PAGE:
This post was authored by Dr. Myron Zitt, an allergist and immunologist in East Meadow, NY who diagnoses and treats a wide variety of conditions including asthma and allergic rhinitis.
When most people think about allergy symptoms, sneezing and congestion typically come to mind. But there are many other ways that you can tell somebody might be suffering from allergies – and many ways allergy sufferers can manage their symptoms. With this in mind, I’ve shared below some lesser-known signs you might be suffering from allergies and tips for allergy symptom management. I also recommend that if people have questions about their allergy symptoms they consult an allergist or other healthcare provider to identify individual allergens and develop a plan to manage triggers.
Signs You Might be Suffering from Allergies
- You Can’t Concentrate
You wake up with a stuffy runny nose and can’t stop sneezing but still head into work and struggle through the day. This situation often leads to a present but unproductive employee – something known as “presenteeism” – and unfortunately, it’s very common for allergy sufferers.
- Your Nose Is Extra Sensitive
Allergy sufferers may experience a heightened response to non-allergic conditions, such as wind, air pollution, and dry weather. This occurs when the nasal passages and throat are inflamed from existing allergies, making them more sensitive.
- You Always Feel Tired
Allergy symptoms can disrupt sleep, especially for people whose symptoms make it difficult to breathe through the nose. Even a full night’s rest may not ease that feeling of tiredness for some allergy sufferers.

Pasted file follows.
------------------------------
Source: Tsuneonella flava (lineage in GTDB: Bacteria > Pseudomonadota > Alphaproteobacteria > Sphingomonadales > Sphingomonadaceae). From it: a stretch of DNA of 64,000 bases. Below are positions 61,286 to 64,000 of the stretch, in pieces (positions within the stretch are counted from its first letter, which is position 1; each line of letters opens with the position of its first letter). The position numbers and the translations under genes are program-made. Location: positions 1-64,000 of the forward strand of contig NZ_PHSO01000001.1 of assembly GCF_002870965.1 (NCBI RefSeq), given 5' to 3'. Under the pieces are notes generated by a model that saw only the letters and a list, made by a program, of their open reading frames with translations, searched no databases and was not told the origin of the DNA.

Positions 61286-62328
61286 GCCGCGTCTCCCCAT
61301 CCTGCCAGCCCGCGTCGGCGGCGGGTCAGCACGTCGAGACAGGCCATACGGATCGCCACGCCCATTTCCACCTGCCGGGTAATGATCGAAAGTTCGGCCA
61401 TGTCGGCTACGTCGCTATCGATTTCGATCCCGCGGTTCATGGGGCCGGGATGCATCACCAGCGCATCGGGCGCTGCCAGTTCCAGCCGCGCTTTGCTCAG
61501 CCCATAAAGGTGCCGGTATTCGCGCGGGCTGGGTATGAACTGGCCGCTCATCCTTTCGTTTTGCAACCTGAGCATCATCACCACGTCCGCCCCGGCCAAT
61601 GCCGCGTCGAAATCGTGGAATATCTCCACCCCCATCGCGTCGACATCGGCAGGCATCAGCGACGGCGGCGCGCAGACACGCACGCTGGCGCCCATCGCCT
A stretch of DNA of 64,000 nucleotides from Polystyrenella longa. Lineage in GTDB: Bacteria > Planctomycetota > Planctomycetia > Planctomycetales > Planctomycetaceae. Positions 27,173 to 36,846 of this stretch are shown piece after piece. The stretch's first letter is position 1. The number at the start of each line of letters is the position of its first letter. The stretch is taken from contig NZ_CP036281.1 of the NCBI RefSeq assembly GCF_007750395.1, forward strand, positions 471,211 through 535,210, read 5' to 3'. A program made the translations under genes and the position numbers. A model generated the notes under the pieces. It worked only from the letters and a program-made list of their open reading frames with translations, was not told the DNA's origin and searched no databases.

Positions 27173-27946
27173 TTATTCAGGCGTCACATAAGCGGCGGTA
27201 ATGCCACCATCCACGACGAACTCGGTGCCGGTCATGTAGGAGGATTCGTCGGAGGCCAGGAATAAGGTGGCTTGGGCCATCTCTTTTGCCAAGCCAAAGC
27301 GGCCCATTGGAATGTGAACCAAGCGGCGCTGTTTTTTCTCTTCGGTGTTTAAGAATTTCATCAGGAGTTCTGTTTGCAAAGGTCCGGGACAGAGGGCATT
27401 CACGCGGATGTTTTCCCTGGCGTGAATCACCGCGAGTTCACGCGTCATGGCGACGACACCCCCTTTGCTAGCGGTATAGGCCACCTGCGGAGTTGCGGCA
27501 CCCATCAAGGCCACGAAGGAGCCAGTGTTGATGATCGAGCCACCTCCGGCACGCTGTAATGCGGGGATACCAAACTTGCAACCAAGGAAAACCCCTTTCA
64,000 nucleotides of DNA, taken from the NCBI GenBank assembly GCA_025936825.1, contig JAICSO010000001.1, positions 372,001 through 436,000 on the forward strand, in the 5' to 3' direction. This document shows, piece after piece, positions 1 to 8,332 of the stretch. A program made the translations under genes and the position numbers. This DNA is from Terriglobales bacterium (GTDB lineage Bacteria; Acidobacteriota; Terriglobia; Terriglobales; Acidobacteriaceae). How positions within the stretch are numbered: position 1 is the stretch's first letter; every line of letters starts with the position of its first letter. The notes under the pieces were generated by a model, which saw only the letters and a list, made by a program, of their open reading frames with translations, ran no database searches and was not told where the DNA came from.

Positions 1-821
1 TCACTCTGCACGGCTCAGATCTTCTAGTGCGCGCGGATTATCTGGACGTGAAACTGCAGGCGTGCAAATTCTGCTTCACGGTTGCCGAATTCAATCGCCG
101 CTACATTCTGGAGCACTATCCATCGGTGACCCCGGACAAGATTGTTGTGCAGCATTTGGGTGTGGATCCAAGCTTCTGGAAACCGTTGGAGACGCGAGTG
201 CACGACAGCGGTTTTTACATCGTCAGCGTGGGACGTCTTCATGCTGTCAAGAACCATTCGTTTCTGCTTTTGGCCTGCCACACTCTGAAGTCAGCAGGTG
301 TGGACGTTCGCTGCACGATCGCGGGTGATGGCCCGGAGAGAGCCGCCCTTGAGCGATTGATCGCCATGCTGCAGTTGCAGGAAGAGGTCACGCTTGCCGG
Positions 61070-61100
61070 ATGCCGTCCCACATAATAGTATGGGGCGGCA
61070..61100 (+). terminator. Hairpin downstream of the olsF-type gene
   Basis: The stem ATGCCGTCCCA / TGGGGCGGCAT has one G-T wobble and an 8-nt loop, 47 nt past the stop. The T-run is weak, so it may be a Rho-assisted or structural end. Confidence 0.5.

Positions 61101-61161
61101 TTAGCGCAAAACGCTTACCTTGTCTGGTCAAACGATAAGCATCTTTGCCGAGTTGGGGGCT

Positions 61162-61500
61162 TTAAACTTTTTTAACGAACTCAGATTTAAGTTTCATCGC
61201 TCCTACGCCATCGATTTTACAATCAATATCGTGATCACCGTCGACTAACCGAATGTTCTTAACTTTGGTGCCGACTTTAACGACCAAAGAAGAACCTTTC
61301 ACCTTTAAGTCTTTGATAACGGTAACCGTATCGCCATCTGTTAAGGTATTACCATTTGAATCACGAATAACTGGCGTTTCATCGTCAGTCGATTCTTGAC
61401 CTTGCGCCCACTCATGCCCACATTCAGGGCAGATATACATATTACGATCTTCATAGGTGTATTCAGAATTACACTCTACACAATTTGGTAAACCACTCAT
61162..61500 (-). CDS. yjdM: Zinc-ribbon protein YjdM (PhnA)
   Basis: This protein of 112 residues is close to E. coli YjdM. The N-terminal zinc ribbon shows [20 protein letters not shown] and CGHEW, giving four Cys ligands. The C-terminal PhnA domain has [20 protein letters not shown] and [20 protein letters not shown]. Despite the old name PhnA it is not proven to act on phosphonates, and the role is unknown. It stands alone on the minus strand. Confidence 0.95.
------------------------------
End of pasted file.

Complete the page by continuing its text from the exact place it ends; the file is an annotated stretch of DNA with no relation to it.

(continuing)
- You’re More Grumpy Than Usual
The discomfort of allergy symptoms can interfere with people’s daily lives and lead to irritability. Have you been uncharacteristically moody? If so, allergies might be to blame.
Allergy Management Tips
- Know Your Triggers
Do you know what gives you that congestion, itchy nose, and/or urge to sneeze? Document your symptoms throughout to get a better sense of your individual allergies – and visit your health care provider, preferably an allergist, to get a proper diagnosis. They may provide recommendations to help minimize your contact with allergens and to treat your symptoms with a regimen that may include an over-the-counter antihistamine, intranasal corticosteroid spray, and/or immunotherapy (allergy shots).
- Avoid Allergens
Try to avoid going outside in the morning, as the most significant pollination begins at dawn and extends through mid-day. Outdoor activities should be planned for later in the day if possible. Otherwise, if you can’t imagine staying indoors– plan ahead! Wear a hat and sunglasses to keep the pollen away from your face.
- Kick Pollen to the Curb
Similar to mud and dirt, pollen can stick to your clothing and shoes, so you end up tracking it into your home. Invest in a good doormat and wipe down your shoes each time you enter. It’s also helpful to shower and change into fresh clothes to completely rid yourself of outdoor pollen.
- Beware of Bouquets
If you’re bringing flowers or plants into your home, choose them carefully. For example, sunflowers and chrysanthemums might offer a sweet floral aroma, but they are also known to bother people with ragweed allergies.
- Don’t Carpool with Pollen
When you’re driving, keep the windows rolled up and the air conditioning on. If you don’t have an air conditioner, you can also set your ventilation to “re-circulate” instead of opening the windows to avoid outdoor allergens and irritants.
Disclosure: Dr. Zitt is an Allegra spokesperson who has been compensated for his time.